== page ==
Given the pressure to produce, produce, produce, most doctors squeeze far more patients into their day than they’d prefer, and often, the endless rush leads to many clerical mistakes. In the emergency department, the problem is even worse, as EDs handle immense, variable volumes of encounters which make it hard to allocate staff to meet patient care needs, much less check basic patient demographic and personal data for accuracy.
In both environments, it’s easy for patient name misspellings or identity mismatches to slip by. In fact, according to vendor MiddleGate Med, fact-checking and finding say, updated addresses for clients can be so taxing that many hospitals simply give up and send out bills which patients never see. This costs U.S. hospitals $30 billion per year, according to the company.
Right, hospitals write off more then 12 percent of all revenue on bad debt, according to some researchers. “That means they’ve already tried to clean up their database and get this right, and they haven’t managed to change it,” said one hospital executive.
MiddleGate’s new product, IdentiCare, is designed to help hospitals verify patient information quickly and accurately. It comes as Web-based system, which then ties into the hospital database through an HL7 interface. “We just want to make sure that the hospital has current and accurate information on them so you can get bills out of A/R.”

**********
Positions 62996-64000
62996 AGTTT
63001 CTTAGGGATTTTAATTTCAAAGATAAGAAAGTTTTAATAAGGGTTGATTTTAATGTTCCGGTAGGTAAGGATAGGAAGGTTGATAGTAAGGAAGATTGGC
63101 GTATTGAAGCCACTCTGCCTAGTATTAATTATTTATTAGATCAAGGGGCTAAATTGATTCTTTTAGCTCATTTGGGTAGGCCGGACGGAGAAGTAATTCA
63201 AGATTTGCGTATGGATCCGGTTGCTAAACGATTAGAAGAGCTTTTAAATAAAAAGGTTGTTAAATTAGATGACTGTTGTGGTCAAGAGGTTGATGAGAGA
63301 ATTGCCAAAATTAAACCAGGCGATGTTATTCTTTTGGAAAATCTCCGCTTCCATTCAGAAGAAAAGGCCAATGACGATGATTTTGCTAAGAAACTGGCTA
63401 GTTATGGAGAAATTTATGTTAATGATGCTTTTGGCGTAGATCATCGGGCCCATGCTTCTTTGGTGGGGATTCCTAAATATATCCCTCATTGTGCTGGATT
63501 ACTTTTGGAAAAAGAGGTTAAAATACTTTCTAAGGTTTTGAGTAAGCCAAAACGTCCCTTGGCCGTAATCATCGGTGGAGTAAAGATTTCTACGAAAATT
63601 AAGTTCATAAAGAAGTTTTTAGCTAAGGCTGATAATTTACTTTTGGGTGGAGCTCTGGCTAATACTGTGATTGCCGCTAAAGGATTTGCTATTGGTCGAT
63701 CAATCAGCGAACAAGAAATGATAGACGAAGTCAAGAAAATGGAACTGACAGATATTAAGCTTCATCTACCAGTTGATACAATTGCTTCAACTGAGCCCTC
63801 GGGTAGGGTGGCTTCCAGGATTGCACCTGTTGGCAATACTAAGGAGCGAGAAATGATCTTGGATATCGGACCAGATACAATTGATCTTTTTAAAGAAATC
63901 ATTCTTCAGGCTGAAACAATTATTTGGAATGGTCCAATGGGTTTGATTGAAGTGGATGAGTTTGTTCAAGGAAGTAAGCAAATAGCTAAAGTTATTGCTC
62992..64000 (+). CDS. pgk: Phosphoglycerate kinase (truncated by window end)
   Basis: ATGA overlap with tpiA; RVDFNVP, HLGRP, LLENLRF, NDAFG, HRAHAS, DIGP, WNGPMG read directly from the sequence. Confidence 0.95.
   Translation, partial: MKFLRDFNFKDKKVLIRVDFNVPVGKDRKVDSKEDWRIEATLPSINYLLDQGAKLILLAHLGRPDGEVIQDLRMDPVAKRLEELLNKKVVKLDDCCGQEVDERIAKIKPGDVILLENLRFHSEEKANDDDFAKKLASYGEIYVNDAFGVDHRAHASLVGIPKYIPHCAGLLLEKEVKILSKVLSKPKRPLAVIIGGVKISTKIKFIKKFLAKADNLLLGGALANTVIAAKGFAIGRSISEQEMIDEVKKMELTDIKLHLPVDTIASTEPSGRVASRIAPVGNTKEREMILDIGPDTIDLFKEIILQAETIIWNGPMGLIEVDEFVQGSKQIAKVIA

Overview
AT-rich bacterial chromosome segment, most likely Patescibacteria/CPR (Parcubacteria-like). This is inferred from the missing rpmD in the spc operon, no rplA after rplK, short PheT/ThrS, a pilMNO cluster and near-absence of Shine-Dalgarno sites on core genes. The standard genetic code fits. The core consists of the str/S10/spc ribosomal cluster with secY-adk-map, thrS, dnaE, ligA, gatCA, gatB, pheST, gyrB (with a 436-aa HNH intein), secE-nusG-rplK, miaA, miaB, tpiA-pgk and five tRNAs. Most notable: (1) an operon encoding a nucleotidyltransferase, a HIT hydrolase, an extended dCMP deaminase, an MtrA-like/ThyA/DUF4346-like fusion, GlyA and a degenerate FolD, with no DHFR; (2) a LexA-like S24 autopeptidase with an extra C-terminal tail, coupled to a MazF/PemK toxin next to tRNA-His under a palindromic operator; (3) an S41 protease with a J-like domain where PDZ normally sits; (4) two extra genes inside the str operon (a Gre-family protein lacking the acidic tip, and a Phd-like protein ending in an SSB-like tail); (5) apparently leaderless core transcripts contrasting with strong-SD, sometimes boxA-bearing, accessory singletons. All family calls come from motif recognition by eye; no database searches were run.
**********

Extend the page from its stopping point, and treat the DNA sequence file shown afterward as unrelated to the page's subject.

Another benefit, which MiddleGate doesn’t stress (but should) is that better patient identification techniques can help make sure that hospitals meet the FTC’s Red Flag rules requirements, which are designed to prevent medical identity theft. Since hospitals aren’t used to following the standards set for typical creditors, any help here is welcome, no?
All that being said, has MiddleGate taken the right approach to closing leaks in the hospital revenue cycle? Are there other pressure points which are equally important in improving hospital collections and profitability? (For example, might it be better spending time on how to streamline online communication, especially rapid claim adjudication, from the inarguably solvent carriers rather than chase down $20 co-pays?) What do you think?
P.S.: By the way, a former client of mine estimates that if you don’t collect the co-pay before the patient leaves your office or ED, much less bill them accurately and quickly, less than 20 percent will ever pay at all. I can’t vouch for that number, but my guess is that the CEO I worked with is right. But I’ll share more of his conclusions in another piece.